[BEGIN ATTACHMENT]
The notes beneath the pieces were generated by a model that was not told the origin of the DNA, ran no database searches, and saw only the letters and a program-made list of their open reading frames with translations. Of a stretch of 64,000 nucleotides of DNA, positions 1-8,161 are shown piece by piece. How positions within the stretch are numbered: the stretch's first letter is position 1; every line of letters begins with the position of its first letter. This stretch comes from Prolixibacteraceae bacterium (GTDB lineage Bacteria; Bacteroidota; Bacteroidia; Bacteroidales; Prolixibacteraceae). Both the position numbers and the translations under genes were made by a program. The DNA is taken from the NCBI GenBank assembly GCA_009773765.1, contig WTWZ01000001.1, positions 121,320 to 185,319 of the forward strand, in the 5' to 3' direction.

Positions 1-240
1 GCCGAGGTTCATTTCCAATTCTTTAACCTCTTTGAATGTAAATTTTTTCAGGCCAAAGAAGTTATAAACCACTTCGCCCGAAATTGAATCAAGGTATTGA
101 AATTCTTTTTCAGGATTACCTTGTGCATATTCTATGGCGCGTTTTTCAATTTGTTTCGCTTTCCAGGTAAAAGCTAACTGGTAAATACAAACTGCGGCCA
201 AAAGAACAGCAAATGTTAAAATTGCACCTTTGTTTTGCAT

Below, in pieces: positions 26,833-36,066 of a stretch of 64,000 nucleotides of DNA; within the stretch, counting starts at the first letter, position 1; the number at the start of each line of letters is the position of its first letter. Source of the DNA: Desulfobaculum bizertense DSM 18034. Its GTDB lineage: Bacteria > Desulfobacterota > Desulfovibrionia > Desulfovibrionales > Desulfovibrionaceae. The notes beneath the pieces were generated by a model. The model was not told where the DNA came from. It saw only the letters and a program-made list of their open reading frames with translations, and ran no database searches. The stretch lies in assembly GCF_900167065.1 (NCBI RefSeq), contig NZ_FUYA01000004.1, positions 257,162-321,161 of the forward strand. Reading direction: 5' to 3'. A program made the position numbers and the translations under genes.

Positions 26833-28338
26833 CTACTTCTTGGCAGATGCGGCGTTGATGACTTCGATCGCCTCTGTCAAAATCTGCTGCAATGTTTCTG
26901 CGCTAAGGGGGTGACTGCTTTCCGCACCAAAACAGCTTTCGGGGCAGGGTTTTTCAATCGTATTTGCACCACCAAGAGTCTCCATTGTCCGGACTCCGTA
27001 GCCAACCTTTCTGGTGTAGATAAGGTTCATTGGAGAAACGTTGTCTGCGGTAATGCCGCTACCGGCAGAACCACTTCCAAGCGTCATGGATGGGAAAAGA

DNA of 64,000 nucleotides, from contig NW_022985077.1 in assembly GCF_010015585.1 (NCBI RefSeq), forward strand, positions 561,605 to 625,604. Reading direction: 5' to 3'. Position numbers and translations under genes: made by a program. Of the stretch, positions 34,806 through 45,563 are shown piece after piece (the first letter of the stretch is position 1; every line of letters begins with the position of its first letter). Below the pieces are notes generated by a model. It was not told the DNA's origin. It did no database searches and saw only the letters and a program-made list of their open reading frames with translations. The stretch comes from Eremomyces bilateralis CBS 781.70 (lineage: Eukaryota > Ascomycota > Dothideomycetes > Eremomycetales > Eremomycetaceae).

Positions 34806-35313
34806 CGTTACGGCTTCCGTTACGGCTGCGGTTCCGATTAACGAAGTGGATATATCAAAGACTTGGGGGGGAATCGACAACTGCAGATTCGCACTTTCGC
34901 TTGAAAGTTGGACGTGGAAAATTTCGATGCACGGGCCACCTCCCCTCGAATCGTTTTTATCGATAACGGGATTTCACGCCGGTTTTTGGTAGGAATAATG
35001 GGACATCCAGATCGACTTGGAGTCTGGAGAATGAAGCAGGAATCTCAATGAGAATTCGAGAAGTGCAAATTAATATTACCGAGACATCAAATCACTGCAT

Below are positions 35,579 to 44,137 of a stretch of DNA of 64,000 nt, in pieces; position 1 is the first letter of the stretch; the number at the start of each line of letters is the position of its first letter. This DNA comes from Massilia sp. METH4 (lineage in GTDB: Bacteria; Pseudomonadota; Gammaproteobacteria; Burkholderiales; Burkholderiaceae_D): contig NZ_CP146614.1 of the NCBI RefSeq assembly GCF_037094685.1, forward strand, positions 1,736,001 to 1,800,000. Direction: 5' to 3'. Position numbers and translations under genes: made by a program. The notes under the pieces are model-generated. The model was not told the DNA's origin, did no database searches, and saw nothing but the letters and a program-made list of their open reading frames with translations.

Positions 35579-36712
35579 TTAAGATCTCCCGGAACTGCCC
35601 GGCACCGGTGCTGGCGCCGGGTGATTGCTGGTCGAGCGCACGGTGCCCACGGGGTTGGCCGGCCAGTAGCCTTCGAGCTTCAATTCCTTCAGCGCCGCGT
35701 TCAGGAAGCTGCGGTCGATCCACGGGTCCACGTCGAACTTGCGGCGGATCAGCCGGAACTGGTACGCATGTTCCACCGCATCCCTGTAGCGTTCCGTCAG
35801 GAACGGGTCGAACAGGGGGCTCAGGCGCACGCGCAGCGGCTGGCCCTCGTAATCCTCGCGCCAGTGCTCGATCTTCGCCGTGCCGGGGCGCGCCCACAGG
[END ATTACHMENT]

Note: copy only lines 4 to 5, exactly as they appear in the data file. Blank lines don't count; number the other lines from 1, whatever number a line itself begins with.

101 AATTCTTTTTCAGGATTACCTTGTGCATATTCTATGGCGCGTTTTTCAATTTGTTTCGCTTTCCAGGTAAAAGCTAACTGGTAAATACAAACTGCGGCCA
201 AAAGAACAGCAAATGTTAAAATTGCACCTTTGTTTTGCAT